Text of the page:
This paper provides an empirical analysis of how the frequency and severity of terrorism affect government revenue and expenditure during the period 1970–2013 using a panel dataset on 153 countries. We find that terrorism has only a marginal negative effect on tax revenue performance, after controlling for economic and institutional factors. This effect is also not robust to alternative specifications and empirical strategies. On the other hand, we find strong evidence that terrorism is associated with an increase in military spending as a percent of GDP (and a share of total government expenditure). Our estimations reveal that this impact is greater when terrorist attacks are frequent and result in a large number of fatalities. Empirical findings also support the view that public finances in developing and low-income countries are more vulnerable to terrorism than those in countries that are richer and diversified.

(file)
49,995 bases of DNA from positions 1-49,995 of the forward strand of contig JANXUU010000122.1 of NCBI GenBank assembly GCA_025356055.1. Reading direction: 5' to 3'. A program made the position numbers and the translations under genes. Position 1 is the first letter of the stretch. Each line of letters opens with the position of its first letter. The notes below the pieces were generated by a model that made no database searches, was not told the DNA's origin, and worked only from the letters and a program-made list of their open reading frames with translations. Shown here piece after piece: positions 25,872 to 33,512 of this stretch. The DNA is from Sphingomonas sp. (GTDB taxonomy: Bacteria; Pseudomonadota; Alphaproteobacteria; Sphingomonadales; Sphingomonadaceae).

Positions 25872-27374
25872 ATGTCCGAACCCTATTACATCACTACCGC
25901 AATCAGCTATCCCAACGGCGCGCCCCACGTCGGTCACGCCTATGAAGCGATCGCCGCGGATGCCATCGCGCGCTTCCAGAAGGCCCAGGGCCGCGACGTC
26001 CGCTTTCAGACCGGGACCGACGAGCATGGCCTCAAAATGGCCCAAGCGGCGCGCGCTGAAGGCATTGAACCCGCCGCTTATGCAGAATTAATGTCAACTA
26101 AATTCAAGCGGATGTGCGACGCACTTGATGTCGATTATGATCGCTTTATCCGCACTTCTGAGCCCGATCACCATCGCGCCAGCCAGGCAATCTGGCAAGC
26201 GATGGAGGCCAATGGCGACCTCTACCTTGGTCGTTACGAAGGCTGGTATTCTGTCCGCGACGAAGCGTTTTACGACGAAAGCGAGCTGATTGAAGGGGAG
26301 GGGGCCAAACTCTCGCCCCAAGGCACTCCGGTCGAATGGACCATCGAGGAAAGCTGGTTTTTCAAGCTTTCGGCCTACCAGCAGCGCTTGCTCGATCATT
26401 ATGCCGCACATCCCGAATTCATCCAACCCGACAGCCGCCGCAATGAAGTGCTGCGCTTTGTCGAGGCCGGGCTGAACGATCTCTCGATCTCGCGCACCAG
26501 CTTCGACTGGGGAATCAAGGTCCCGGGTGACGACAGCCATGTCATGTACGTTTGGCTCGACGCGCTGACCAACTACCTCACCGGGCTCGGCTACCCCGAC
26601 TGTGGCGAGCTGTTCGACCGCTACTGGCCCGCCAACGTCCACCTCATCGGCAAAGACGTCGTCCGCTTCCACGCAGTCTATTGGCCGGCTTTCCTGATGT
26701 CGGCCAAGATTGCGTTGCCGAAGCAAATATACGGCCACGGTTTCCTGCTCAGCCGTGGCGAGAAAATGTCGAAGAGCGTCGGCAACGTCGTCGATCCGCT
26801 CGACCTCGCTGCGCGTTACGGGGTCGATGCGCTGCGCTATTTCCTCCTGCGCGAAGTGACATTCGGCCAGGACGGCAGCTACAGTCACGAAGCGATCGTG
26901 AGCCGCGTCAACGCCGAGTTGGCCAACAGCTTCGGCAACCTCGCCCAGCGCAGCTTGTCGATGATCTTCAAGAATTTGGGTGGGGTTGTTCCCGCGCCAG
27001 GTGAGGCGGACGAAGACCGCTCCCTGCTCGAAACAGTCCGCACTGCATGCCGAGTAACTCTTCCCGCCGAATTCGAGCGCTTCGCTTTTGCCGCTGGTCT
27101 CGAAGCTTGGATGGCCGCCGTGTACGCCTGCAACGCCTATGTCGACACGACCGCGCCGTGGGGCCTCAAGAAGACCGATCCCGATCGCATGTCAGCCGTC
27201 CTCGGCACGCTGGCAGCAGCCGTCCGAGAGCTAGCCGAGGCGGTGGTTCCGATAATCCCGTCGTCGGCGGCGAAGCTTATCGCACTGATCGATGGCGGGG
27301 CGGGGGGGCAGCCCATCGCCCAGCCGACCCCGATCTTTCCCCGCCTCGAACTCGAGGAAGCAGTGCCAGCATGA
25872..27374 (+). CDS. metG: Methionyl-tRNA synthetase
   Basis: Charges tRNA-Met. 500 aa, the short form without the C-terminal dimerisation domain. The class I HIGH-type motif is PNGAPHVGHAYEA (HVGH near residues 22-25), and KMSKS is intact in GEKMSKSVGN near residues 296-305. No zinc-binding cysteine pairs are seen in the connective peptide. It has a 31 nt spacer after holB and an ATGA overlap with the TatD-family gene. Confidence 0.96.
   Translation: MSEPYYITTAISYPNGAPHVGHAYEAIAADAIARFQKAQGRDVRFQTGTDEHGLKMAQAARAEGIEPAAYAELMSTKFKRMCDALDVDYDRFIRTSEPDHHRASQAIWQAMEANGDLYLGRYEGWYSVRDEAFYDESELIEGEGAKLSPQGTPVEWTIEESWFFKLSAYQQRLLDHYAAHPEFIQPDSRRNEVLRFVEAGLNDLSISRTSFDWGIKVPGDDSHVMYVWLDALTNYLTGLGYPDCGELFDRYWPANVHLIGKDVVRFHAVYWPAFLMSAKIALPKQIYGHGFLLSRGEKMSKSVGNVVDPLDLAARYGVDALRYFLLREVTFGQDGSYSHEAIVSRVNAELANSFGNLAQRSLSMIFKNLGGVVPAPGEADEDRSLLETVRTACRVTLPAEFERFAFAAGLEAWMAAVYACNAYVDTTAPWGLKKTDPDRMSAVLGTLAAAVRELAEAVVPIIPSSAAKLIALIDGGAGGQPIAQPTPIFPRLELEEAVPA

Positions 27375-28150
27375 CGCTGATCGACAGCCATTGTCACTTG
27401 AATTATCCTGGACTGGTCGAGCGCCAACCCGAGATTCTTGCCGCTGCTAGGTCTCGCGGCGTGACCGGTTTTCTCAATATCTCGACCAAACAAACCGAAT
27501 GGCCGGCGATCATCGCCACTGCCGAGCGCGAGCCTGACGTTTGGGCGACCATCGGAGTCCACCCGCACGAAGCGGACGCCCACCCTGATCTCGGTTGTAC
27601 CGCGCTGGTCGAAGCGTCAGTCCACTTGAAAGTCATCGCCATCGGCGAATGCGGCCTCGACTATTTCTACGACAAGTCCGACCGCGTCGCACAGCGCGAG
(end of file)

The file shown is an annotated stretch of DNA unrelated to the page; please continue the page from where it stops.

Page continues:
for the residuals and the Hansen J -test for overidentifying restrictions. In all the regressions, the p -values of the Arellano-Bond (AR) autocorrelation test and the Hansen J -test results confirm the absence of second-order serial correlation in the residuals and the validity of internal instruments.
Table 1 presents our estimation results for the determinants of tax revenue as a share of GDP for the period 1970–2013, with the terrorismterm defined as the number of terrorist attacks or fatalities scaled by population. Our results are broadly in line with